It’s great to see the government in Taiwan step up its efforts to promote the teaching of AI in its elementary and high schools through its latest educational policy initiatives. At the 2019 Start! event held last Saturday at the Jiangcui Junior High School in New Taipei City, I had the privilege of witnessing some of the early results of these efforts when sixty-seven teams from schools throughout the island came together to put their driverless vehicles through their paces and compete with each other in various autonomous driving tasks.
Talking with the Commissioner of the Education Department of New Taipei City and the school principal, I was deeply impressed by their enthusiasm for giving students the opportunity to gain hands-on experience in AI development from an early age. The sooner students become familiar with technologies like computer vision and deep learning, the more comfortable they will be in using them in the years ahead and the more likely they will be to come up with new AI applications of their own. Continue reading Notes from the field: promoting AI learning in Taiwan
Even though Taiwan is a relatively small island, its education system faces many of the same challenges as others in providing high-quality teaching to students living in more remote areas.
Continue reading LearnMode: working to bridge the Taiwan urban and rural education divide
I’m glad that I managed to get back home from an afternoon excursion to Guandu before a big thunderstorm hit the city. Compared to southern Taiwan, Taipei has got off reasonably lightly during the recent spate of monsoon rains, but the one we had today seems to have tested the limits of the city’s drainage system– though perhaps not quite a severely as the intrepid reporters the TV stations send out into the streets might want us to believe!
Continue reading An excursion to Guandu
After my bus ride home this evening, I can’t help thinking that autonomous vehicles can’t come soon enough! Don’t get me wrong, the public bus service in Taipei is excellent for the most part. I have a choice of three nearby lines that can zip me down Dunhua South Road, up on the elevated highway to Xindian, and down to a stop nearby office in less than half-an-hour at rush hour – all for the princely sum of NT$30 ($1).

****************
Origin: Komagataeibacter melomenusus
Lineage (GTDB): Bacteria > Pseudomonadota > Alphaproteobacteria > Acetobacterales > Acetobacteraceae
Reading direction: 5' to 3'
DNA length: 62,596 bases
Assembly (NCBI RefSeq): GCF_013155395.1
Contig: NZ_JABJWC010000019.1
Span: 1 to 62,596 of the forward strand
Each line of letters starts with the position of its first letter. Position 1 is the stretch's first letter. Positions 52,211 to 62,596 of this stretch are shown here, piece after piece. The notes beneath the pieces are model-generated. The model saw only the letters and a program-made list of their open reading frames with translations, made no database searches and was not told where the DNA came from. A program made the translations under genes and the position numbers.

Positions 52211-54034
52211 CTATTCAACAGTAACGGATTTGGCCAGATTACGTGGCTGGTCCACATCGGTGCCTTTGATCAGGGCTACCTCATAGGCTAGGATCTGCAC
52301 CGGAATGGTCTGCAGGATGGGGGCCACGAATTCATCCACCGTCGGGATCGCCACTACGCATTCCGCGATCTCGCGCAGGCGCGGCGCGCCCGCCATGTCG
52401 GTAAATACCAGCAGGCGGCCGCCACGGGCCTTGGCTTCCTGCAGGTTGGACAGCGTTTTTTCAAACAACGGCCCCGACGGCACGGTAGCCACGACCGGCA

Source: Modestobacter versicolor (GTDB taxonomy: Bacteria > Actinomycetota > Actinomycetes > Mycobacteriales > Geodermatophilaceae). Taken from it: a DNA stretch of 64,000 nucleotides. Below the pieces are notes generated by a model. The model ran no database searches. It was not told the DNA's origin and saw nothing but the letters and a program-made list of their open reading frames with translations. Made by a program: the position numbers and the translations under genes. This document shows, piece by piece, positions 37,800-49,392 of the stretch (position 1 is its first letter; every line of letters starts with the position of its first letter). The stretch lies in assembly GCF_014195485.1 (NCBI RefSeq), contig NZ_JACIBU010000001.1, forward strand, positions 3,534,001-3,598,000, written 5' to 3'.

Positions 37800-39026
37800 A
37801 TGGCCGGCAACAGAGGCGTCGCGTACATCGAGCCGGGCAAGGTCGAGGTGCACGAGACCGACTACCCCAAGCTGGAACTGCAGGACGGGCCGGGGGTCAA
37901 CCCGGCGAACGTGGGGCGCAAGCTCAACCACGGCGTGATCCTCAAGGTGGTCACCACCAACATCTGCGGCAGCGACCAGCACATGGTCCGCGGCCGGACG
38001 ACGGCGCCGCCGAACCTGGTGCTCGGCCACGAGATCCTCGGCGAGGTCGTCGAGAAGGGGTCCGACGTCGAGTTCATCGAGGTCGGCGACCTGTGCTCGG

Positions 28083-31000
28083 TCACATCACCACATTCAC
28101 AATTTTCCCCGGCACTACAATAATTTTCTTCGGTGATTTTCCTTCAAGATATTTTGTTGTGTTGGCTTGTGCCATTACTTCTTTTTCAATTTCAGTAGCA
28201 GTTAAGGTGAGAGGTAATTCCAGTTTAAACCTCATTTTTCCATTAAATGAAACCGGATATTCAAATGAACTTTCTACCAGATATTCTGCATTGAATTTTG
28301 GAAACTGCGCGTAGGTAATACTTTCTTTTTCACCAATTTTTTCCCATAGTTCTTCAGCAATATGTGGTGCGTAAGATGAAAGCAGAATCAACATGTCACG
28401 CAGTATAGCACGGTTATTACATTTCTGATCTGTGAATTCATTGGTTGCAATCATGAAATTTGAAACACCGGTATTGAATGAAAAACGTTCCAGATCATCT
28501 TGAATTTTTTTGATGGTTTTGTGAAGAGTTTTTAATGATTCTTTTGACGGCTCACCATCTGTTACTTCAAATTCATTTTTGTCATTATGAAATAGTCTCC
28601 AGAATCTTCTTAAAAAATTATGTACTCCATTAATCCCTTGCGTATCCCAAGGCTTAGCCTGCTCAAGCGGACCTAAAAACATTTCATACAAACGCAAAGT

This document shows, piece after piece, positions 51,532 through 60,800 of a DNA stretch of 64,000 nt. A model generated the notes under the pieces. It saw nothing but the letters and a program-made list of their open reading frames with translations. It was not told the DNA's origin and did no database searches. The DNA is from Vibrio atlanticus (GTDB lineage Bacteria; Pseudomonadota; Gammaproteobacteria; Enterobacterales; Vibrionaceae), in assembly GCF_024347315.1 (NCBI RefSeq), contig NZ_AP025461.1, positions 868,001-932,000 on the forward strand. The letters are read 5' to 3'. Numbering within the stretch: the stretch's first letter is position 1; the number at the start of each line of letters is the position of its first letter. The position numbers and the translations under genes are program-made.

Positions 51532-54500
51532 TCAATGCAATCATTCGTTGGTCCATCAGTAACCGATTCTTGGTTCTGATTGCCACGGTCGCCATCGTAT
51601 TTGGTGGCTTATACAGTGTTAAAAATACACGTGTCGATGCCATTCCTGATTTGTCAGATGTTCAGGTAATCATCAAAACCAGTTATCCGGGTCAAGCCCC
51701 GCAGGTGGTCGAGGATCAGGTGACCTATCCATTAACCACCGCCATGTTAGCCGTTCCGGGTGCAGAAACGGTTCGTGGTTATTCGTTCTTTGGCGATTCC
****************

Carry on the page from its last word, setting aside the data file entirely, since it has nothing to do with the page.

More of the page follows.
Continue reading On the buses: autonomous public transportation isn’t quite here yet
The streets near our office in Xindian were packed this afternoon with people making offerings to mark the impending arrival of Ghost Month. This officially starts tomorrow on the 15th day of the seventh month of the lunar calendar (中元節), upon which all the ghosts and spirits are believed to emerge from hell to haunt the earth.
Continue reading Ghost month arrives
Time to go back to the office after a relaxing break over the Chinese New Year Holiday. One of the highlights was a visit to the Mazu Temple in Jinshan, a popular seaside town on the Northeast Coast of Taiwan.
Continue reading I Ching Diary: Hexagram 21 strikes again
A hot and noisy (熱鬧/rènào) atmosphere in my local neighborhood street markets this morning as people made their last-minute purchases in preparation for this evening’s Chinese New Year Eve feast. Plenty of fresh and succulent meat, fish, vegetables, and fruit to choose from in the busy stalls!
Continue reading Chinese New Year: an uncertain future for Taipei’s street markets
There’s nothing like bright blue skies and glorious sunshine to lighten the mood after what seems like an eternity of dark clouds and heavy rain. I hope this is an omen for the lunar year of the dog.
Continue reading Bright blue skies and glorious sunshine
I’m heading off to China today for a whistle-stop tour of Shanghai, Beijing, and Shenzhen for our company’s Chinese New Year parties known as “weiya”. There was a time when I used to enjoy knocking back cups of Maotaijiu (white spirit) as part of the celebrations, but these days I’m a lot more restrained. My body simply doesn’t have the powers of recovery that it once had.
Continue reading Chinese New Year memories: banquets and red envelopes
Hat’s off to China Airlines! I certainly enjoyed my dalliance with them on their new non-stop service from Taipei to London. Naturally the five-hour time saving compared to the Eva route was the main reason for this, but I would also add that the facilities in Premium Economy were a notch above those of their competitor (probably not surprisingly given that it was a new plane.)
Continue reading Cautiously optimistic